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Hysteria by Gast Waltzing & Christian Henson (Review)

posted Jun 13, 2012, 8:36 PM by Kaya Savas

Hysteria is the story of Mortimer Granville and his lady-pleasing invention known as the vibrator. It's a period comedy and the score matches that tone right off the bat. Wonderfully light orchestrations bob along in this delightful score. There isn't much depth to the whole package, but that doesn't effect the music's likable charm. Charm is definitely the word to use here as this score has lots of it, and if you're in the mood for charming music then this score will really brighten up your day.

The score works in little bursts of flurries, and while I would consider that a weakness in most scores here it is the strength of it. The short track times may make you think this will be a choppy experience, but it's the charm of the score and a wonderful theme that saves it. As a listening experience the motifs may become redundant quite quickly, but remember it's the score's function in the film that is the most important. So, imagine these bursts of score sprinkled throughout the narrative. That is why these bursts become a strength. I've listened to many scores that have short tracks only to find that the music never makes the most of its limited speaker time. Here nothing is wasted, but it also doesn't feel crammed either. The score works and is a very light and bouncy listen that satisfies the tone of the story.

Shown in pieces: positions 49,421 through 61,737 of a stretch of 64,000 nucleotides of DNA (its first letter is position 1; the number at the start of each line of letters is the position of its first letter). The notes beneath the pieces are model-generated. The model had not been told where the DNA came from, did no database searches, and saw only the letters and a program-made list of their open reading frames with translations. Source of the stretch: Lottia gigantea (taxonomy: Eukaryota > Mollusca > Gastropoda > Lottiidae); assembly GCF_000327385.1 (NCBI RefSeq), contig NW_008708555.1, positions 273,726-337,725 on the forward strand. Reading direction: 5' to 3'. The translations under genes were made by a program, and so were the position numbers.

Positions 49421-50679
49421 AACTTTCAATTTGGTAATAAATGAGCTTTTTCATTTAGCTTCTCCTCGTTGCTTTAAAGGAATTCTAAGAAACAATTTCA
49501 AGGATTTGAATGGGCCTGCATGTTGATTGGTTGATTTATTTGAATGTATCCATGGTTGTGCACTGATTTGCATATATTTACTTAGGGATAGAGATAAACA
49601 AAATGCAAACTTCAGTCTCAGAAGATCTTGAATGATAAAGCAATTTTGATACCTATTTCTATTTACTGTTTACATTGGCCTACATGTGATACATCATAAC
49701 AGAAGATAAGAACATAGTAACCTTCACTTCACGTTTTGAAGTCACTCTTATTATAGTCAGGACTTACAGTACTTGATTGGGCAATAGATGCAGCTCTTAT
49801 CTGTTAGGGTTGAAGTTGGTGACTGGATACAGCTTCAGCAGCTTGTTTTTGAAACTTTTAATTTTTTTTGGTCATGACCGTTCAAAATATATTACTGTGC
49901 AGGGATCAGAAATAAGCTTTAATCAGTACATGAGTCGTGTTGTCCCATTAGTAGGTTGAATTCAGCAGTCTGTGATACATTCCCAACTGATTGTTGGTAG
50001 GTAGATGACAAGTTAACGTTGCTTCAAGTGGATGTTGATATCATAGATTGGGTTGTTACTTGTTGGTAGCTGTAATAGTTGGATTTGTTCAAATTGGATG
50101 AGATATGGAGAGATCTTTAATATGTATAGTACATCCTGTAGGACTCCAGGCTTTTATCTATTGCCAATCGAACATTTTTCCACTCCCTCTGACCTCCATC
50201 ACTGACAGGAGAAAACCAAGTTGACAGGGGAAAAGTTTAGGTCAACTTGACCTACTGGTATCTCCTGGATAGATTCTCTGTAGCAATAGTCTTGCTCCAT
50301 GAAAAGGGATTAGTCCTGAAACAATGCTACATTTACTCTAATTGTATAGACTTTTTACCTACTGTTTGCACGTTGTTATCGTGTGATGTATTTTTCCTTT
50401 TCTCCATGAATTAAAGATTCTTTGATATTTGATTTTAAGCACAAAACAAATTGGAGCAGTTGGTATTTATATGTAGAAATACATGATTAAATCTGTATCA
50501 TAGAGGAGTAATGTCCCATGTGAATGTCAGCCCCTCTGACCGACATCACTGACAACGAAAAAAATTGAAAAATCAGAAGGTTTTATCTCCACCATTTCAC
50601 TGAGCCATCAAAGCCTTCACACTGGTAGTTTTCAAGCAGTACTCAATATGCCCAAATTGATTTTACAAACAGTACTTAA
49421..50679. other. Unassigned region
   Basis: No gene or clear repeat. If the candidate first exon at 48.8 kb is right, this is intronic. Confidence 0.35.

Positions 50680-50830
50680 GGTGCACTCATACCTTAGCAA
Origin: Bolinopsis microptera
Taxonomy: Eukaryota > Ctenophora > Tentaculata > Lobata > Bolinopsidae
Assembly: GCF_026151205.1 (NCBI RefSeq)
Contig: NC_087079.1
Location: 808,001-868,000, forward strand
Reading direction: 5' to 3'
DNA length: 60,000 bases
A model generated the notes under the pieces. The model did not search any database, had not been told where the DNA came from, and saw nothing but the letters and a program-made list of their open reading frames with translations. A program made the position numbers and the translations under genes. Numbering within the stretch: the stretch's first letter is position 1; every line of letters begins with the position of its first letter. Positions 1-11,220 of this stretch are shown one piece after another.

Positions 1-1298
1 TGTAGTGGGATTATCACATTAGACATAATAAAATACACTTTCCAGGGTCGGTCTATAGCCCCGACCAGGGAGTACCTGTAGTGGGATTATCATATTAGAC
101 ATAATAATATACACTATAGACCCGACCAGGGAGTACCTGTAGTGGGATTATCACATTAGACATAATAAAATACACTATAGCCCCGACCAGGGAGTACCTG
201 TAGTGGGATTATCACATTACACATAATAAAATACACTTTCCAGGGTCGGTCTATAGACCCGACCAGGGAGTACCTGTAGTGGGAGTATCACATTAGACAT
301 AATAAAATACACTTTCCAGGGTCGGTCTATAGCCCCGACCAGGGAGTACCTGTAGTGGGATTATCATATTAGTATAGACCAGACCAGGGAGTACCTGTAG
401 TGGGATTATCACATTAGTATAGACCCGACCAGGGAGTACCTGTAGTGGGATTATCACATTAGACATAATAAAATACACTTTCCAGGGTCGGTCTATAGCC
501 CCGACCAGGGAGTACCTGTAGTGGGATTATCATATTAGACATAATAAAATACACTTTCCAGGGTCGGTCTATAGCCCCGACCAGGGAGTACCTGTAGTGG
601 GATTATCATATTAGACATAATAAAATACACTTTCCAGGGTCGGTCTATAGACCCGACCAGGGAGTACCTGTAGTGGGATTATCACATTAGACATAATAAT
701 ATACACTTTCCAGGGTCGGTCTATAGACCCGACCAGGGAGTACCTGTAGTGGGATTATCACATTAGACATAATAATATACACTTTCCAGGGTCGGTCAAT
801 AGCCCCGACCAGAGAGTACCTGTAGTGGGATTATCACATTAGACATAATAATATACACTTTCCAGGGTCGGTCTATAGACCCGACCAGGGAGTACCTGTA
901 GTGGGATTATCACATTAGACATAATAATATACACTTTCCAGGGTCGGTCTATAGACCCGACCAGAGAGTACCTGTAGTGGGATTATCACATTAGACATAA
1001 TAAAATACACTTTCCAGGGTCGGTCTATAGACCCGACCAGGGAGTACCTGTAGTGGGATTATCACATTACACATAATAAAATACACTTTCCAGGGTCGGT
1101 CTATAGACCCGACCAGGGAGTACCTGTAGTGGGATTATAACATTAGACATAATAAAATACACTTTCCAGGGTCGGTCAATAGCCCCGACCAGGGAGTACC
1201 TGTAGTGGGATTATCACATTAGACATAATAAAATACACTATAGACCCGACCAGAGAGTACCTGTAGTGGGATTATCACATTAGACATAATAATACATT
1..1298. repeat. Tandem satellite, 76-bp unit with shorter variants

Hysteria isn't going to wow you and there isn't really much beneath the surface, but it has such a wonderful identity that it becomes hard to resist. The consistent tone and little motif-heavy bursts keep this score bouncing along through the listening experience. It paints a wonderful setting through its instrumentation and is pleasant throughout. The waltzy nature of it should appeal to a wide range of score fans and makes for a great sunny afternoon listen.

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